Nope, I’m of an age — and have been for a number of years — that my primary insurance is Medicare. Some years ago, the Ob/Gyn I had been seeing closed up shop, and a friend suggested Winters. The first question the receptionist asked was if I had insurance. When I answered, “Medicare and supplemental,” she said that they don’t accept Medicare patients. As I see it, Van Mol and Winters are not only anti-LBGTQ, they are als anti-elder — unless it’s a Bethel elder.

        • Avatar Bruce Vojtecky says:

          Beverly, it is not just Redding. I too have Medicare and Anthem supplement and in Wyoming, Colorado and Arizona many health providers do not accept new patients with Medicare regardless of supplement. Major providers like UC Health and Banner do but many specialists do not. Medicare pays 80% and some doctors only accept a certain amount of Medicare patients a month.

    • Avatar Patricia Barrett says:


      Bethel has a gimmicky thing going where becoming an actual “member” is a lengthy and difficult process that few tithes-paying Bethel attendees undergo. In that way Bethel devotees can disguise their real agenda by claiming not to be “members” when asked.

    • Avatar Richard Christoph says:


      Are you certain that Dr. Van Mol did not accept Medicare, or did you perhaps mean MediCal?

      If the latter, many healthcare providers decline to participate in the MediCal program because reimbursement for treatment rarely covers the cost of providing care.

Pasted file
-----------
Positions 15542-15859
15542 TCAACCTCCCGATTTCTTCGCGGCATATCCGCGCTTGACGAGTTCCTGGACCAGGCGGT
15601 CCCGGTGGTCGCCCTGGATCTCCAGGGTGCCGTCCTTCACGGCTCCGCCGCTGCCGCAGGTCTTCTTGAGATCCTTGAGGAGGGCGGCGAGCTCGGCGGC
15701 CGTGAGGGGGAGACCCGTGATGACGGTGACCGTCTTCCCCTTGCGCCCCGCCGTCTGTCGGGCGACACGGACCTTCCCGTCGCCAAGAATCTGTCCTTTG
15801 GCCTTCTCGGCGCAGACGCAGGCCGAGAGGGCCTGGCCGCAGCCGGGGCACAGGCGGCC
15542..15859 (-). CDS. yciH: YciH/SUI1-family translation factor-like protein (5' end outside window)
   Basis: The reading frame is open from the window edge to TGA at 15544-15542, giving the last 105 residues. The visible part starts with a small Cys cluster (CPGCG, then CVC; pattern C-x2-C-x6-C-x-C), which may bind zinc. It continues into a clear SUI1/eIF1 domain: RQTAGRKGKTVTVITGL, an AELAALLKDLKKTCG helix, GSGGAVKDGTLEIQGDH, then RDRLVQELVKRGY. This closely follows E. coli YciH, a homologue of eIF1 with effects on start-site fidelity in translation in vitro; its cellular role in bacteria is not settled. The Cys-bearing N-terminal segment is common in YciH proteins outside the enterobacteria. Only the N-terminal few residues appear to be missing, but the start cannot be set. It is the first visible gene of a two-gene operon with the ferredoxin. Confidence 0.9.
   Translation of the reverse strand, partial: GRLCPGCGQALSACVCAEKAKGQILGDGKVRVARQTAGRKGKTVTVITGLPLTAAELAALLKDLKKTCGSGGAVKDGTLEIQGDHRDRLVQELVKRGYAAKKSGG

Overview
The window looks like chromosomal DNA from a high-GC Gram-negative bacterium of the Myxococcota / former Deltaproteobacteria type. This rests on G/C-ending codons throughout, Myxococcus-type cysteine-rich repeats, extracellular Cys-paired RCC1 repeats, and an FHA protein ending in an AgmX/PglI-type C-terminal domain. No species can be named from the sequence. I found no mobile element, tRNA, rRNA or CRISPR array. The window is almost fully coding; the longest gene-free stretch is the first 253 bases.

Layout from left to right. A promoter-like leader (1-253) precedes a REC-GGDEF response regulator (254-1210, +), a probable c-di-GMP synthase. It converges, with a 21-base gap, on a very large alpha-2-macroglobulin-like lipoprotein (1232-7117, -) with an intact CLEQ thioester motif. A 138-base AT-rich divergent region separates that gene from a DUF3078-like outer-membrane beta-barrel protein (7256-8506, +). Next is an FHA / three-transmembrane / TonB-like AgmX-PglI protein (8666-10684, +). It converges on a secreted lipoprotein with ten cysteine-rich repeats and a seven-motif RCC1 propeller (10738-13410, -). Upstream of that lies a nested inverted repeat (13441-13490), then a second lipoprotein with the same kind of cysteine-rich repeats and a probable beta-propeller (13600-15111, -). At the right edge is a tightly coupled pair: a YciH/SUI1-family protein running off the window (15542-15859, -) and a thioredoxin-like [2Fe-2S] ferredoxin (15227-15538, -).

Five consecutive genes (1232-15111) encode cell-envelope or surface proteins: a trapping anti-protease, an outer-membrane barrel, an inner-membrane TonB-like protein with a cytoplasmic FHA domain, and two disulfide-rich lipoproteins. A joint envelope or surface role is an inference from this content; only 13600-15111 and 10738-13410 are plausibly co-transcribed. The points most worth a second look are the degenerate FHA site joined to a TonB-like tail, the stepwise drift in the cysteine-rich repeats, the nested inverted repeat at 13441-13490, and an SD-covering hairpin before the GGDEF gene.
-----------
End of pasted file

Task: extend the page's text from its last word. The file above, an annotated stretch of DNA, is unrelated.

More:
• R.V. Scheide R.V. Scheide says:

      For the record, I haven’t officially ID”d Archer’s former primary care physician as a Bethel member. Just because she’s speaking at a Bethel conference doesn’t make it so.

      • Avatar Patrick says:

        Her husband’s Facebook page is full of everything that’s Bethel! Loves Bethel, BSSM, Bethel TV… they’re BOTH speaking at the supernatural healing conference next month at Bethel. Things that make you go ..hummmmm

    • Avatar Julie Winter says:

      This comment is untrue. Both our former and our current office have ALWAYS accepted MediCare. We were not part of MediCal. So if your secondary was MediCal we could not have seen you even if your primary was MediCare. I am not taking new patients now as practice is full, but you can always check to see if another provider has space. MediCare is happily accepted.

      • Avatar Beverly Stafford says:

        There must have been a real disconnect between you and your staff. Perhaps you should have enlightened your receptionist who would not make an appointment for me because my primary insurance is Medicare and secondary is Blue Shield. There was no explanation; just NO.

        • Avatar Patricia Barrett says:

          It’s hard to imagine any decent person wanting to be a patient of this man after reading this article.

      • R.V. Scheide R.V. Scheide says:

        Thanks for clearing that up Mayor Winter. You’re not a hater.

  6. Avatar Anonymous Heckler says:

    Wait till y’all learn about what the Sisters of Mercy think.

    I might have missed something. In these thousands of words, was there any suggestion of inappropriate medical care or discrimination against patients? Because I missed that.

    • Avatar Gregory Winters says:

      Perhaps if you factor in the denial of real science and the promotion of religious opinion masquerading as science you would view the good doctor differently. Physicians are scientists by trade and training.

      • Steve Towers Steve Towers says: